Jean Gautier (French, 19th-century) Shell Study I
Jean Gautier (French, 19th-century)
Shell Study I
Watercolor on paper
Signed lower left: J Gautier 1844
Paper size: 10 1/4 x 14 1/2 in
Frame size: 17 3/4 x 21 1/2 in
An accomplished artist of flowers and still lifes, Jean Gautier debuted at the prestigious Paris Salon exhibition in 1835. The abilities that he drew on in composing his meticulously detailed, flawless botanical work were ideally suited for the representation of shells in all their intricacy. This pair of watercolors display Gautier’s singular talents for painting a remarkable amount of beautiful detail in the challenging medium of watercolor, and his shells are modeled with delicate modulations in subtle color. Although these watercolors were clearly intended as prototypes for an unidentified printed series, with an emphasis on scientific classification, their magnificence is undeniable, the natural beauty of shells needing no embellishment.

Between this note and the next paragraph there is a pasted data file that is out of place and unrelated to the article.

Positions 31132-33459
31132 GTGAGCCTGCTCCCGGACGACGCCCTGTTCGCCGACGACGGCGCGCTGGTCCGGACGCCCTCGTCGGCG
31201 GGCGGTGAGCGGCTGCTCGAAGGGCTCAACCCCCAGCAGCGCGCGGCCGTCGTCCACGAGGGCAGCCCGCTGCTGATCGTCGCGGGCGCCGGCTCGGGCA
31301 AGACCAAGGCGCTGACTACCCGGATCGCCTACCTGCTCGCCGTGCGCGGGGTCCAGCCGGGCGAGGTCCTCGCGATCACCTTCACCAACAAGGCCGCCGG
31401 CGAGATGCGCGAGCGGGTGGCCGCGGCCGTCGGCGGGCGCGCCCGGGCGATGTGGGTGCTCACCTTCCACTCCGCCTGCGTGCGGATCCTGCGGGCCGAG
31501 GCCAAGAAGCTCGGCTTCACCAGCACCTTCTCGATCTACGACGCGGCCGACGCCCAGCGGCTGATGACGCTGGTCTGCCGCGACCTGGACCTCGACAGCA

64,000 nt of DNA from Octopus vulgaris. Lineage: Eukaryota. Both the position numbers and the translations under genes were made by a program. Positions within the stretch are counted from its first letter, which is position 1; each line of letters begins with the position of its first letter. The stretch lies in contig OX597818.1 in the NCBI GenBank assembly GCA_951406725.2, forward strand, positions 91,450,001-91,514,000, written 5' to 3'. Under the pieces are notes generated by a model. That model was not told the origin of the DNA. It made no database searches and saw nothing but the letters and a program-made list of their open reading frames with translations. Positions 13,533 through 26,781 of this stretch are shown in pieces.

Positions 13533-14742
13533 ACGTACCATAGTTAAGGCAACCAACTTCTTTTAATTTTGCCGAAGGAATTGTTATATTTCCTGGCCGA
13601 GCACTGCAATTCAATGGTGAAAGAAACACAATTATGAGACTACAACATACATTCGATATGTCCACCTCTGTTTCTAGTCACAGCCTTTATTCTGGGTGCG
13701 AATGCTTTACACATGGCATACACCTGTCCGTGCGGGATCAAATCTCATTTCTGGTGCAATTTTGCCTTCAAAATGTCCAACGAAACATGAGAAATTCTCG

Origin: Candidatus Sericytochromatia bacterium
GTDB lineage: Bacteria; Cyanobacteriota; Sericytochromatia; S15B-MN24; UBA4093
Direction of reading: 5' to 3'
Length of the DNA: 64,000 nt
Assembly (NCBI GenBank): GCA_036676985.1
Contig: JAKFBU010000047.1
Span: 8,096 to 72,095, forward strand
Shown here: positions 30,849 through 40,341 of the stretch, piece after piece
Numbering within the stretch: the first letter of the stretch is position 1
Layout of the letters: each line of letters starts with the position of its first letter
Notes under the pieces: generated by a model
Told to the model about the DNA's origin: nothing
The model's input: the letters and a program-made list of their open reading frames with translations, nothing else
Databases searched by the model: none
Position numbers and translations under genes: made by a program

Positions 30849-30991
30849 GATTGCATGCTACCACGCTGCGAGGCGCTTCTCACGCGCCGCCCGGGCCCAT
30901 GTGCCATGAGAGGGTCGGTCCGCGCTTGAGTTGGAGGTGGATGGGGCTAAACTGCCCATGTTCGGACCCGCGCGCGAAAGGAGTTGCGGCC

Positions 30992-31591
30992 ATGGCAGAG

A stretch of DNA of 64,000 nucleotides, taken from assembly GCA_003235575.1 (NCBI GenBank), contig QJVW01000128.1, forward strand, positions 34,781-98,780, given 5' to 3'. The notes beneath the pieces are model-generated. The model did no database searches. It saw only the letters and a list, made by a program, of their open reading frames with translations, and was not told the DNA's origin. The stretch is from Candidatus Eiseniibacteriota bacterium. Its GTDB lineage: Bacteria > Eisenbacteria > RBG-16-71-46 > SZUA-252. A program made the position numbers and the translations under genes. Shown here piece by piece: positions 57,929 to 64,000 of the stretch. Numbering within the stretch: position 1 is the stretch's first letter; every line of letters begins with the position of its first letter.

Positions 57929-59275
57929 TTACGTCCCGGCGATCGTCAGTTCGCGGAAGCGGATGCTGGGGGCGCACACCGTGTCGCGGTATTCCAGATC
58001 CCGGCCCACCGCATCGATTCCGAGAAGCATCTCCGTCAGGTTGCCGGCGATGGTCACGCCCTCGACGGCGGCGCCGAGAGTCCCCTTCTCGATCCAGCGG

The great 19th-century interest in shells was part of a tradition in which gifted artists pursued their interests in the natural world with a zeal and ability that is rarely found today, and collectors responded with equal fascination. The explosion of interest in shells and their correct classification began in the late 18th century, stimulated, to a degree, by the beautiful examples brought back by the various Pacific voyagers. Exhibitions and printed works by authors such as Thomas Martyn (“The Universal Conchologist”: 1784-92), Captain Thomas Brown, Emanuel Mendes da Costa, John Mawe, George Perry, Lovell Augustus Reeve, George Brettingham Sowerby, William Swainson, William Wood, and others, fueled a common interest in conchology. These two watercolors rank among the most accomplished depictions in the field, as Gautier was able to convey masterfully the beauty and intricacy of shells.
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